Saturday, November 26, 2022

How Extinct Flowers Factor Into the Future of Sustainable Fragrances

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There’s a new contender in the clean and sustainable fragrance category—reproducing extinct scents with synthetic biology.

Fragrance brand Haeckels says it is working with biotechnology to “grow” fragrances in a move to make the industry more sustainable.

With help from Tetsuo Lin, a CSM student from Tokyo who was connected with Haeckles via the London creative studio Here, Haeckels’ biotech process may resurrect fragrances from extinct flowers by using their DNA to reproduce them synthetically.

This, Lin and Haeckels say, could significantly reduce water, land, and resource use by the fragrance industry.

Synthetic, sustainable fragrance

“I wanted to explore the possibilities of scent and design, I love the way smells evoke memories,” Lin told Dazed Digital. “I’d been researching perfume and found that due to the high environmental impact of certain ingredients, some perfumers are experimenting with new techniques with DNA from the plant, to reproduce the smell. I thought this was cool, and wanted to recreate a perfect rose scent in a lab,” Lin said.

The process is reliant on technology similar to that being used to develop dairy without animals by programming yeast cells to produce certain enzymes. In this case, the enzymes are producing scents, “for instance, making a scent of rose without actual flower but only with yeast,” Lin said.

Courtesy Haeckels

“Bringing back an extinct species is an attention-grabbing narrative, but if it works, there could be much wider applications for reducing impact,” Haeckels’ head of design Jessica Gregory said. “Engineering scents in this way could save waste and damage to ecosystems—as not all-natural ingredients are currently grown sustainably.”

Recent research published in the Journal of Archaeological Science details how researchers were able to collect chemical residue from ancient Egyptian pots recovered from the tomb chapel of the architect Kha and his wife, Merit. The researchers were able to detect fats and oils that served as the base of ointments and fragrances.

Lin says the synthetic biology Haeckels is using takes a tiny amount of DNA extracted from specimens and then “analyses and predicts gene sequences that might encode enzymes that create the smell molecules.” From this analysis, they can learn what molecules the specimens produced, and “we can get the recipe, gather all the ingredients, and mix them together to recreate the scent.”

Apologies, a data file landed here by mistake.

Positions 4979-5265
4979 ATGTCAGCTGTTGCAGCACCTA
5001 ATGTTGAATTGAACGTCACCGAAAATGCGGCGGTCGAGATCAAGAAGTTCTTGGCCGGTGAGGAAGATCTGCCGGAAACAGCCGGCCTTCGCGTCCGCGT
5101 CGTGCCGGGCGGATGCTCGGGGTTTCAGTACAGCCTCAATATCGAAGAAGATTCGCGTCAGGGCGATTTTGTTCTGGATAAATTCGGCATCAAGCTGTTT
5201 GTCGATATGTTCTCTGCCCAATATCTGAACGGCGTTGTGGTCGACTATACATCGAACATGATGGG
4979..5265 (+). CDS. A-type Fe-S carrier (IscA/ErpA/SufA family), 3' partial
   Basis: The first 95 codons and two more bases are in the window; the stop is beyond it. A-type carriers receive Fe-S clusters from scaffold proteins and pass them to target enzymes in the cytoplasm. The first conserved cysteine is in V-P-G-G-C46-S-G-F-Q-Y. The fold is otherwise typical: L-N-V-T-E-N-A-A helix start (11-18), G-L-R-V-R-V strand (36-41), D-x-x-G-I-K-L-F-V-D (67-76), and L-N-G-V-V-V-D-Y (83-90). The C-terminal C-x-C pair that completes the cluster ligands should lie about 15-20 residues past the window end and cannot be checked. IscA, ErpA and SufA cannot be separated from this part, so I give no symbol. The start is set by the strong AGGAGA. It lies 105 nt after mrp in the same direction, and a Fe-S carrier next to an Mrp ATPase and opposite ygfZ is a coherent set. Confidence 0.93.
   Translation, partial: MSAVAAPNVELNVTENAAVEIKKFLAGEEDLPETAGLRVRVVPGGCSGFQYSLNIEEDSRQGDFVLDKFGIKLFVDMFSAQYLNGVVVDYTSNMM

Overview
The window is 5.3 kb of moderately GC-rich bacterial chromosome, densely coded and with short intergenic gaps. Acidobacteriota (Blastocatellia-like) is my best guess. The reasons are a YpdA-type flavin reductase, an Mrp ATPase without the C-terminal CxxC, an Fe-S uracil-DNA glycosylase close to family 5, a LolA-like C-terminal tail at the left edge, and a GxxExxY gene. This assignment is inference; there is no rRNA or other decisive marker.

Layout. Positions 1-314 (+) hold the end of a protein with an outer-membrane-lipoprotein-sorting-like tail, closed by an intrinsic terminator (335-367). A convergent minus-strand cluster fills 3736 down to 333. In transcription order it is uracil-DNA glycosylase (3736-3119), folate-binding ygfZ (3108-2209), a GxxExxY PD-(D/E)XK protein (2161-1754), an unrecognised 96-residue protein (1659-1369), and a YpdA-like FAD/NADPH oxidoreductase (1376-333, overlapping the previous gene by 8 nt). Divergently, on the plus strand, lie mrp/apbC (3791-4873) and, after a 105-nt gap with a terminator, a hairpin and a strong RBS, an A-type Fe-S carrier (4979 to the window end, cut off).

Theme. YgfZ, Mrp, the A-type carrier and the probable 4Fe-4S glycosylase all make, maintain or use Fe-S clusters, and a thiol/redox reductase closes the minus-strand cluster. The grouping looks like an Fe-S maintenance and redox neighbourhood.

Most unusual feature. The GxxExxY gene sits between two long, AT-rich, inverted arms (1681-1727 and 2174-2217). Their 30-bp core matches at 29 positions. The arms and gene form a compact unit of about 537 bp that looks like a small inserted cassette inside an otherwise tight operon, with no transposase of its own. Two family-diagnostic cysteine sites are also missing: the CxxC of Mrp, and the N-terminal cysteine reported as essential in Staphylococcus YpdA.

Science is making other fragrance realities possible, too. In January, French start-up Jungle and fragrance giant Firmenich announced Muguet Firgood, the world’s first-ever sustainably sourced true commercial extract from the lily of the valley flower.

Fragrance brands have been attempting to replicate the lily of the valley scent for decades as the flower doesn’t bloom long enough to extract its scent. Through a vertical farming feat, Jungle has been able to allow for sustainable harvest and extraction.

Sustainable fragrance industry

Haeckels was founded in 2012 in Kent by Dom Bridges with the goal of building a circular business bridging sustainability with pioneering design, high-quality craftsmanship, and a love of the ocean. Seaweed figures prominently in its beauty and fragrance products.

“Haeckels works to solve problems of waste, be it packaging or natural resources. Locally harvested seaweed (under license, so we don’t over-harvest) is the base for all our products,” Gregory said. “We’ve developed relationships with farmers in Sri Lanka for our essential oils so we have an understanding of sustainability throughout the supply chain. We’re always pushing; to have zero footprint, and to give back.”

In February, Haeckels announced Estée Lauder made a minority investment into the company for an undisclosed amount. But the aim is to build on both brands’ sustainability initiatives.

no 1 de chanel
Courtesy Chanel

“Estée Lauder Companies came to us at a time where we were looking to grow sustainably and although we are in the early days of our partnership, the discussions and steps forward are healthy and our future symbiotic—we are a positive influence on them and they are a positive influence on us,” Bridges said.

“The Estée Lauder Companies understands what we do and the love we have for it, with a shared goal to pioneer and disrupt the beauty industry,” Charlie Vickery, Haeckels managing director, said.

Most of the innovation in the beauty industry is performance-based, “without an emphasis on sustainability,” Gregory says. “We’re trying to do both. Other brands don’t as it’s difficult and not profit-driven, but we’re taking risks for that outcome.”

Luxury beauty and fragrance brands have been increasing their sustainability efforts; French beauty label Lancôme recently announced it opened an organic rose horticulture site in Grasse, France. L’Oréal is working to make 95 percent of its ingredients come from sustainable sources. Chanel also recently took its first steps toward more sustainable practices. In January it announced the launch of No. 1 de Chanel—a bio-based skincare line packaged in sustainable bottles.

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